function getElPosition(e){
    return {x: Math.floor(e.clientX / 60),
            y: Math.floor(e.clientY / 60)};
}

hasClicked and highlightPos variables are assigned with same values in both exclusive branches of if/else conditional.
Thus, the assignment statements are moved out as common ones.
Furthermore, both highlightPos and advancePosition are essentially point to the target event element position returned by mentioned getElPosition function. Therefore, they could be just eliminated (see the full approach below).


The condition:

if (pieceMoves.moves[i].x - 2 == highlightPos.x || pieceMoves.moves[i].x + 2 == highlightPos.x) {
    isCastling = true;
} else {
    isCastling = false;
}

is just a verbose version of:

isCastling = (pieceMoves.moves[i].x - 2 == elPos.x || pieceMoves.moves[i].x + 2 == elPos.x);

Noisy condition:

if (
    board[highlightPos.y][highlightPos.x] == whiteKingSideCastle ||
    board[highlightPos.y][highlightPos.x] == whiteQueenSideCastle ||
    board[highlightPos.y][highlightPos.x] == blackKingSideCastle ||
    board[highlightPos.y][highlightPos.x] == blackQueenSideCastle ||
    board[highlightPos.y][highlightPos.x] == blackKing ||
    board[highlightPos.y][highlightPos.x] == whiteKing
)

is replaced with flexible Array.includes feature:

if ([whiteKingSideCastle, whiteQueenSideCastle, blackKingSideCastle, 
     blackQueenSideCastle, blackKing, whiteKing].includes(board[elPos.y][elPos.x]))

The can_move flag can be eliminated and replaced with check of pieceMoves.length.

board[highlightPos.y][highlightPos.x] indexing is repeated multiple times and worth to be extracted into a variable:

let boardItem = board[elPos.y][elPos.x];

See the full optimized approach:

function getElPosition(e){
    return {x: Math.floor(event.clientX / 60),
            y: Math.floor(event.clientY / 60)};
}

document.addEventListener('click', function (event) {
    let elPos = getElPosition(event);
    if (!hasClicked) {
        if (event.clientX < 480 && event.clientY < 480 && board[elPos.y][elPos.x] != "vacant") {
            if (humanPlayer.indexOf(board[elPos.y][elPos.x]) != -1) {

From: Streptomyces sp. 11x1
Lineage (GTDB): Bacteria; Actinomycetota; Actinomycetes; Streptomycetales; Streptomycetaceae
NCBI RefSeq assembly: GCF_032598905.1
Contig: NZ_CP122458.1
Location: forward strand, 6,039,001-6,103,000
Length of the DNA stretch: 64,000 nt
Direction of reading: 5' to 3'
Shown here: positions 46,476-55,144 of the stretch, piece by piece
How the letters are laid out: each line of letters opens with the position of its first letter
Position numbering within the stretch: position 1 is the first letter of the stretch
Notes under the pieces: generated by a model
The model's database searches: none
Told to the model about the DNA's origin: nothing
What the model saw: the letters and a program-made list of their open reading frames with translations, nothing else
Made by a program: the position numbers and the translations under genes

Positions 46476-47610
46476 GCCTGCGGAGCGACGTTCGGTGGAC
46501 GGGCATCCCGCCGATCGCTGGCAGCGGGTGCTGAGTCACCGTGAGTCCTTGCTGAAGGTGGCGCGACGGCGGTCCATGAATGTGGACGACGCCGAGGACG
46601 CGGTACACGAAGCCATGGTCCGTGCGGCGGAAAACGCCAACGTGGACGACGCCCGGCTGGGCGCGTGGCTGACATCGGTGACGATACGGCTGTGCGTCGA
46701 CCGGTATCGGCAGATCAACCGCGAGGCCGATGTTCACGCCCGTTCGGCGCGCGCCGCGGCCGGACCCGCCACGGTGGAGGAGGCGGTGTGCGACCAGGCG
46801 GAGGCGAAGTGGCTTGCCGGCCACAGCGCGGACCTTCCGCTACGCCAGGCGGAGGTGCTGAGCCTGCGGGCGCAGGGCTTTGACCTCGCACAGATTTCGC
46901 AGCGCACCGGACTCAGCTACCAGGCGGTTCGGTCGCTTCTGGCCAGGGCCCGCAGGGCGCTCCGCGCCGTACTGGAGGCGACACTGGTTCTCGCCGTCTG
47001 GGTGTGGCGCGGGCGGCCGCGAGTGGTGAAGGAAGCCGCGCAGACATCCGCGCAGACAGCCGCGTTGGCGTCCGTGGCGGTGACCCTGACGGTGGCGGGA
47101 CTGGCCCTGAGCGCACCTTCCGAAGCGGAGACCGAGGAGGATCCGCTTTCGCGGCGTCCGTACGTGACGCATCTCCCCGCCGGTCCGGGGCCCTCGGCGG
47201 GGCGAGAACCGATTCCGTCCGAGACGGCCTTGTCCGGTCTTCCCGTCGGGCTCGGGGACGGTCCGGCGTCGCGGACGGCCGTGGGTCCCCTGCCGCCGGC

isHighlightPossibleMoves = true;
                pieceMoves = processMoves(Object.assign({}, elPos), board);
            }
            hasClicked = true;
        }
    } else {
        if (pieceMoves && pieceMoves.length) {
            for (let i = 0, len = pieceMoves.moves.length; i < len; i++) {
                let boardItem = board[elPos.y][elPos.x];
                if (elPos.x == pieceMoves.moves[i].x && elPos.y == pieceMoves.moves[i].y) {
                    if (boardItem == blackKing || boardItem == whiteKing) {
                        isCastling = (pieceMoves.moves[i].x - 2 == elPos.x || pieceMoves.moves[i].x + 2 == elPos.x);
                    }
                    if (!isCastling) {
                        if ([whiteKingSideCastle, whiteQueenSideCastle, blackKingSideCastle,
                            blackQueenSideCastle, blackKing, whiteKing].includes(boardItem))
                        {
                            boardItem.hasClicked = true;
                        }
                        board = chess.updateBoard(elPos, elPos);
                        chess = new Chess(board);
                        break;
                    }
                    board = chess.returnCastledBoard({x: elPos.x, y: elPos.y}, pieceMoves.moves[i]);
                    chess = new Chess(board);
                    isCastling = false;
                }
            }
        }
        hasClicked = false;
        pieceMoves = undefined;
    }
});
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    \$\begingroup\$ A function separated from the event listener with a name that's indicative of it's intent would be a good addition to this answer. \$\endgroup\$ – Thez Dec 23 '19 at 13:36